In the past five years alone, Hilti has been honoured twenty-nine times in the red dot design award program, and twice honoured with the red dot: best of the best award.
The manufacturer of products for the construction trade has a superior lead in its category of the red dot design ranking and, at 2.3 billion euros, the highest design value ranking in its category as calculated by the red dot institute in 2008.
At its headquarters in Schaan, Liechtenstein, 2000 employees from sixty nations work together.
“We are delighted that our consistent, clear and expressive design language has been recognised by an external expert jury. Receiving the red dot: design team of the year award is a great honour and shows appreciation for everyone involved in the design of our products,” said Bo Risberg, Hilti CEO.
Hilti will be exhibiting their design work in celebration of their win at the red dot design museum at the ‘Zeche Zollverein’ World Cultural Heritage site in Essen.
When Stephan Niehaus joined the company as its chief designer in 2003, product design at Hilti was still very much dominated by the underlying technology. Designs were conceived individually without any overarching design framework.
“A systematic design concept was needed if the strengths of consistent product design were to be exploited,” says Niehaus. Together with his team Niehaus drew up a master design guideline that applies to all future products of the company and defines the processes needed to realise this guideline in practice.
We spoke to Niehaus about the important role of design at Hilti -
You have been the chief designer at Hilti since 2003. What prompted Hilti to create a chief of design position in 2003? Was it a new position?
I was appointed the first chief designer at Hilti after the company decided to rethink its brand identity when the brand’s visual appearance was being globally defined for the first time. Based on my activity as an external product designer for Hilti I had developed a close relationship with the company over many years.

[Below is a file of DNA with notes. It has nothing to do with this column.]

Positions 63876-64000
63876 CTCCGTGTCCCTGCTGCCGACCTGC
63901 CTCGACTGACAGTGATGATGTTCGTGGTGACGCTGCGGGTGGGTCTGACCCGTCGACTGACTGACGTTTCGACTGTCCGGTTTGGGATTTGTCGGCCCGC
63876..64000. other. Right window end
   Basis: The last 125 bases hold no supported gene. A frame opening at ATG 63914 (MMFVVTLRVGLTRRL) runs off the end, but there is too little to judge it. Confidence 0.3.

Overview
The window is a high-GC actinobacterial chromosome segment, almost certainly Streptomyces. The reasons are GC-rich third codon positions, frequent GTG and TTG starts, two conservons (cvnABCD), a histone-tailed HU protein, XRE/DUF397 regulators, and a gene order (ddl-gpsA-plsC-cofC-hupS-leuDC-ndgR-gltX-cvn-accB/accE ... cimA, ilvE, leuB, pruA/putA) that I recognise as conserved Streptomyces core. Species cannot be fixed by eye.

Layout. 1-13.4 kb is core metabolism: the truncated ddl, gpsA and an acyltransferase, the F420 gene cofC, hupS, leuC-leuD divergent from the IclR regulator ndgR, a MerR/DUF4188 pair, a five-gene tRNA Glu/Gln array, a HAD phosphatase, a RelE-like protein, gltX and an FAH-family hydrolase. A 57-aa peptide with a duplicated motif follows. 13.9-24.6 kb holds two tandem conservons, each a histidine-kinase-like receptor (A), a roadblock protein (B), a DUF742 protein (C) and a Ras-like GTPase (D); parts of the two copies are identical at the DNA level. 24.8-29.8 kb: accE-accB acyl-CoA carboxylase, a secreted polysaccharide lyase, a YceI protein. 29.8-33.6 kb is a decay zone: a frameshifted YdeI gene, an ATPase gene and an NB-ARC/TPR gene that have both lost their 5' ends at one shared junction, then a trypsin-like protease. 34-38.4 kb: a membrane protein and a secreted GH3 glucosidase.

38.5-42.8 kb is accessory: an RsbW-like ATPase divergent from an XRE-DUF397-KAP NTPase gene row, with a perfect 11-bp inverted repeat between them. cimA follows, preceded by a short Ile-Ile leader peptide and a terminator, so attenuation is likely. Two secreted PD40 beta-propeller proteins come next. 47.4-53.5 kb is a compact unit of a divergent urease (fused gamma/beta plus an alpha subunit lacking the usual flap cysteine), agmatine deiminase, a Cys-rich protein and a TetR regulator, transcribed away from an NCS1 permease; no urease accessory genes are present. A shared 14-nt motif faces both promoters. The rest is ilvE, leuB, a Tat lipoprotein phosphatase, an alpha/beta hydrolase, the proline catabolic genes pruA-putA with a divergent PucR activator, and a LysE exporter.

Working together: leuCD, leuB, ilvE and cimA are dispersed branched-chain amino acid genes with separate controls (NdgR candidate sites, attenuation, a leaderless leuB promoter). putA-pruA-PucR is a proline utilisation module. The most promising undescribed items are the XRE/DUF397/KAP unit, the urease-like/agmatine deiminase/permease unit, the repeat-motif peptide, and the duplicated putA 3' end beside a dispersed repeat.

I continued to point out the possibilities that would result from the introduction of a comprehensive design line. In 2003 the time was ideal for me to join the company and to implement the ideas I had. Before my arrival, design at Hilti was exclusively carried out in cooperation with external agencies.
What changes have you made to the way design is managed at Hilti?
The most significant step that my design team and I have taken was developing, if you will, a holistic-oriented design line. Today this design line is threaded throughout the entire brand identity. In the product area we have designed elements of style as well as processes that make it possible to consistently implement this line.
The key to what we do is observing customers on real construction sites. We repeatedly ask ourselves how we can simplify the working processes of our customers and how each movement can be quickly and simply executed. Observing customers and talking to them are central points.
Even more important, however, is correctly interpreting the results of these observations and discussions.
You are quoted as saying: “The aim is that customers perceive the passion that is in our machines and tools with different senses.” What do you mean by this?
We want to generate enthusiasm with our products. This enthusiasm is largely characterised by how customers perceive Hilti with all their senses. The visual design, how a tool feels, the motor sound or the snap made by the switch can express the performance and quality of a product as well as its technical properties.
This generates enthusiasm – or it doesn’t. As product designers, it’s our job to communicate to customers the values of our company and the characteristics of our products in non-verbal terms, through what they see, feel, hear and perceive of Hilti products.
Is the market for Hilti products today purely trade focused?
Yes. We focus on the needs of construction professionals in clearly segmented sectors.
How has the Hilti brand been emotionalised by design?
Through a function-related, customer-oriented design that appeals to the customer and generates a ‘wow-effect’. When we speak of design it’s not about style, but touching the customer emotionally.